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Date: May 11th, 2009
Article by: TeeJay Rosene (Guest Writer)
Edited By: Nathan Glentworth (Owner / Head Editor)
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I was inspired to write this article because I became engrossed in a video game, Silent Hill: Homecoming to be exact, and ultimately I just couldn't shake the idea that video games must be something more than mindless entertainment. I found the story absorbing, and every time I play this title I continually want to know more. In the case of Silent Hill: Homecoming, it is true that this particular title, being a horror title, is not the most morally inspiring; nor is it the most graphically intense game available out there, being somewhat void of all the top bells and whistles currently available to game designers. But the graphics are striking, even engrossing, and upon closer inspection, perhaps there are some morals and values to be gleaned from the game because it strikes a chord with Western and Eastern sensibilities. Silent Hill: Homecoming presents a visually appealing world with an absorbing story that appeals to the audience.


This is a characteristic that is also true of older Silent Hill titles: there is something appealing in the way the images are rendered, regardless of how technically advanced the rendering engines employed. There's a satisfaction to be had in playing a title that resonates on more than one level, and it is this that appeals to millions of players. I'm talking about the idea of “story” and how games based on a good story play out much better, and give the player much more satisfaction, than games that are focused solely on the latest graphic technology. This article is thus intended to be an exploration of what “story” means as played out in video games. In essence, I will be talking about art.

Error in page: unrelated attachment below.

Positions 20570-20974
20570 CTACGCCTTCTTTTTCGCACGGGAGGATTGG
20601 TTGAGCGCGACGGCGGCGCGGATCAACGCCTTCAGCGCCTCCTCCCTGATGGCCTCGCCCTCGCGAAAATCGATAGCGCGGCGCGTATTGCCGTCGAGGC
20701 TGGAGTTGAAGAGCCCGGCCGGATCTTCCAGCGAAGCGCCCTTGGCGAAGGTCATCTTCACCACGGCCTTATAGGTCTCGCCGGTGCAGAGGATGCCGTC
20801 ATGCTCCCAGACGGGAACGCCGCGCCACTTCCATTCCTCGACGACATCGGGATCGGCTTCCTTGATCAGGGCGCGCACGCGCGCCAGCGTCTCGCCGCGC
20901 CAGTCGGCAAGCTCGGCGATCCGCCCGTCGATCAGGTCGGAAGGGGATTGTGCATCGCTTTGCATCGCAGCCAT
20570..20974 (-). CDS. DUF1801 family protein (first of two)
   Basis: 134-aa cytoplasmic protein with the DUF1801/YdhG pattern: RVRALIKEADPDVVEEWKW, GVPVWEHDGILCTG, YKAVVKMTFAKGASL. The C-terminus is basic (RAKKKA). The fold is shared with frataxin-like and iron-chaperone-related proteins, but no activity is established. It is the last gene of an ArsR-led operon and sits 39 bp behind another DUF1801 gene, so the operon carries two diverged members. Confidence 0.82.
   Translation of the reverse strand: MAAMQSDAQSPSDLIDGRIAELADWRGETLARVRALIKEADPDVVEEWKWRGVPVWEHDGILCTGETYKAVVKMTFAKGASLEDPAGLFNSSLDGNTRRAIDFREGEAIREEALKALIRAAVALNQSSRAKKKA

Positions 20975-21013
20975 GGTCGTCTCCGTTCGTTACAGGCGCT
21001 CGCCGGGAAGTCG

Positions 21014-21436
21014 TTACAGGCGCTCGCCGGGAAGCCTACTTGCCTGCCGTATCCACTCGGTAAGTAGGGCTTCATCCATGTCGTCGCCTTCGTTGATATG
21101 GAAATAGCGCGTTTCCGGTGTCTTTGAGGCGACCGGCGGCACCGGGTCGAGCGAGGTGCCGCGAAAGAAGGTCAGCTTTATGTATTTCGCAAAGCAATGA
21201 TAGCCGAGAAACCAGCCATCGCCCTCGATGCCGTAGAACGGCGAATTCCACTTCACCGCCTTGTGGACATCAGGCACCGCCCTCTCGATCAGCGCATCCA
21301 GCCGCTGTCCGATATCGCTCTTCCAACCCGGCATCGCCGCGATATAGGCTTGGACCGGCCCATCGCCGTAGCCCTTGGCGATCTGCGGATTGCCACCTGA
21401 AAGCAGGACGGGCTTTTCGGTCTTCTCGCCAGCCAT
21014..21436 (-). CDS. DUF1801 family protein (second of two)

To begin this discussion, it is important to note that at one time books were considered the high point of technology. It seems strange thinking of a bound collection of pages as technology, but this was the case even as recently as a hundred years ago. Now I don't want to give the impression that technological advancement is not important. The technology in and of itself, however, is not the end result; that would have left us thoughtless books filled with blank pages. Books were tools of communication, and the proliferation of literature that soon followed was just one result of such a tool. It was also via books that national stories, indeed national identities were created, established and carried onward. This is one example of the idea of story, the sort of story that people have always craved for inspiration, a sense of identity, and that sense of belonging a good yarn can always seem to achieve.


Can the video game medium meet these audience requirements? Has it done so already?

 

 


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